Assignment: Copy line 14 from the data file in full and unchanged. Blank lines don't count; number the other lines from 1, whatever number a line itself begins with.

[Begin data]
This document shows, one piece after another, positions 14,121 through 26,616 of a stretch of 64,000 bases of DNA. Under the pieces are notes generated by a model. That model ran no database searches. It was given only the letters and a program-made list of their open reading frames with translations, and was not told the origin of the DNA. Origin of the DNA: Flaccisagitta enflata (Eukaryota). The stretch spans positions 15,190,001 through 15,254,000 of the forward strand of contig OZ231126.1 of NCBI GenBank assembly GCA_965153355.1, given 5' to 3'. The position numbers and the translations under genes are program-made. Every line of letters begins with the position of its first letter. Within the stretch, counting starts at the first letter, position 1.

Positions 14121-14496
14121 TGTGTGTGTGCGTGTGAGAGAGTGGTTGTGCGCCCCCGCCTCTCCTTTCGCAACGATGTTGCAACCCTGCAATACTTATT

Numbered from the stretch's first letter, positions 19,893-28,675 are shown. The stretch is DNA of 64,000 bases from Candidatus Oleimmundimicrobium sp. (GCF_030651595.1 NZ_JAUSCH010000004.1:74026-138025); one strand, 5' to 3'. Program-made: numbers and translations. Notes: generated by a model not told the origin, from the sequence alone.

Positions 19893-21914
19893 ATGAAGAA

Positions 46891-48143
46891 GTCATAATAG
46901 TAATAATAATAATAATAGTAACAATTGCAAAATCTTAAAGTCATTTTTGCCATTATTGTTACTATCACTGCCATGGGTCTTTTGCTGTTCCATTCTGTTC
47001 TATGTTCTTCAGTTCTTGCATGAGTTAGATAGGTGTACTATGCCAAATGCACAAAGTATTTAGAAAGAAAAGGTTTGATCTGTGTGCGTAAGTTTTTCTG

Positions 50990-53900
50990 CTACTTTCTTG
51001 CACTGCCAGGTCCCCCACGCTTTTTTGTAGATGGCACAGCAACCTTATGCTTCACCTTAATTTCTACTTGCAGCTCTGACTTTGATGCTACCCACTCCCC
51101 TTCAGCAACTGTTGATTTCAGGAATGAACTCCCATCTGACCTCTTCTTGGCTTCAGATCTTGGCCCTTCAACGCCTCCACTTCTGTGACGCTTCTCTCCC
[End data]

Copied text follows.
51101 TTCAGCAACTGTTGATTTCAGGAATGAACTCCCATCTGACCTCTTCTTGGCTTCAGATCTTGGCCCTTCAACGCCTCCACTTCTGTGACGCTTCTCTCCC